The punch proves strong enough to render Claggart unconscious who lain on the floor bleeding from the nose and ears as Billy and Vere try to help him in recuperating (Louis Lo 1). Vere then terminates Billy to a neighboring room until further notice. The ships surgeon announces that Claggart is dead after a short examination, which causes Vere to call upon a group of his senior officers to the cabin. In efforts of trying to validate the actions of Billy, Captain Vere summons a virtual court that consisted several high figures comprising of the captain of the marines, the first lieutenant, and the sailing master. Vere functions as the chief witness to the court and testifies to the related events to the jury (Louis Lo 4). During his period of inquiry, Billy remains silent but admits to giving Claggart a blow but maintains his innocence of intent and asserting his lack of intentions in planning a possible revolt. The court then dismisses Billy back to the stateroom to make an investigation into the matter.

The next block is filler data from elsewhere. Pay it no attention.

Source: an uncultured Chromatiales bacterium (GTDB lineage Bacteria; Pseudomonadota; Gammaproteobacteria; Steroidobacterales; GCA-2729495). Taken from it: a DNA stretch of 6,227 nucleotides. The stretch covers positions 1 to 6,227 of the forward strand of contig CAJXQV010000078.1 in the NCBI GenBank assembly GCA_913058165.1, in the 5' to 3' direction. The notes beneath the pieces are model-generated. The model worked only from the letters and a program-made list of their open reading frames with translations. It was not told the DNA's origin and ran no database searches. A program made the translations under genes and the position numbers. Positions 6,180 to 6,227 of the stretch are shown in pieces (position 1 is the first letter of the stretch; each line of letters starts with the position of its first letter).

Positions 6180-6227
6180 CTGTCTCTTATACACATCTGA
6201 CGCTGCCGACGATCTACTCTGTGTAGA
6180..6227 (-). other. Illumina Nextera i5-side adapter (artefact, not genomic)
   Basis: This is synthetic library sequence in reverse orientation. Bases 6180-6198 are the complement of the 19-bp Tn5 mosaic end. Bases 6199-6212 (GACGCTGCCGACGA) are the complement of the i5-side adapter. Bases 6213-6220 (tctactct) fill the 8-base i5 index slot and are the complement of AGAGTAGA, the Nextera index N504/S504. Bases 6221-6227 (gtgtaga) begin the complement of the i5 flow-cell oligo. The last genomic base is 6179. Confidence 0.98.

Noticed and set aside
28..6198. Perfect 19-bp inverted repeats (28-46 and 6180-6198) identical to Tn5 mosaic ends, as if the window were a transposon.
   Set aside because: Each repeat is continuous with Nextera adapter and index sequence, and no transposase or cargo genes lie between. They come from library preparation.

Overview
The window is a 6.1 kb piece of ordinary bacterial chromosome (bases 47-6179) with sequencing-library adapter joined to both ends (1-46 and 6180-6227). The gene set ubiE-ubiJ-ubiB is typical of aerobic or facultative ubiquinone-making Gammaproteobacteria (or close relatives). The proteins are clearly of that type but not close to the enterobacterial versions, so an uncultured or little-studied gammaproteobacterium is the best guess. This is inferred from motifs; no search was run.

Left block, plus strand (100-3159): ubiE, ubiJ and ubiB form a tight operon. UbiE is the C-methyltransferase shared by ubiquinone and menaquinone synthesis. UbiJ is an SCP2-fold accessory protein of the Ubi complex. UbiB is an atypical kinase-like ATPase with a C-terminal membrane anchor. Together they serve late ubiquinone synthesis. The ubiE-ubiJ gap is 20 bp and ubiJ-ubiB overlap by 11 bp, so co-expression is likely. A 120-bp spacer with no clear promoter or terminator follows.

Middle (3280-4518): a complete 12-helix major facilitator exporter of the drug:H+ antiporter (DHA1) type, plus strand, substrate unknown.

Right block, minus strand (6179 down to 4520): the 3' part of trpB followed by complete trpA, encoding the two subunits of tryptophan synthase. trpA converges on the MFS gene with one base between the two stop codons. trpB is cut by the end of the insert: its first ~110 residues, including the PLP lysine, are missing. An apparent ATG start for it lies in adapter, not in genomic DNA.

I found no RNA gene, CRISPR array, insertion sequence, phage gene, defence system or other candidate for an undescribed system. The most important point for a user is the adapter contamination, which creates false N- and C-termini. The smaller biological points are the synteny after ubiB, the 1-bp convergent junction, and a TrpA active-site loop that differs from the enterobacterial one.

During a tense period of discussions, Captain Vere alerts the jury who seemed to be uncertain and unable to reach a concrete decision. Vere makes a move and announces his opinion that stated that the rule of law surpasses the human conscience (Louis Lo 5). He completes his speech to the panel by maintaining that the jury should decide to free or convict Billy while following the rules on the letter of the military law. Melville quotes Vere as he seeks punishment of death by hanging on Billy, Struck dead by an angel of God! Yet the angel must hang! After further discussions, the jury found Billy Budd guilty as accused and sentenced him to death by hanging the following day. The captain converses with Billy, gives him news of the jurys decision against him and then leaves after further incoherent discussions with him. The dramatic exhibition of the paradoxes between the law requirements and the human conscience portrayed by Captain Veres speech to the jury shows a representation of the field of law and literature. The actual words of Captain Vere portrayed in Chapter 22 of Melvilles book were, "How can we adjudge to summary and shameful death a fellow creature innocent before God, and whom we feel to be so? Arguments approve that Captain Vere is a good man trapped in the world of bad laws. His drive to follow the law caused him several injustices in the novel. In the novel, Vere plays the roles of witness, prosecutor, judge and executioner, took the matter in his own hands, and sentenced Billy to death by immediate hanging.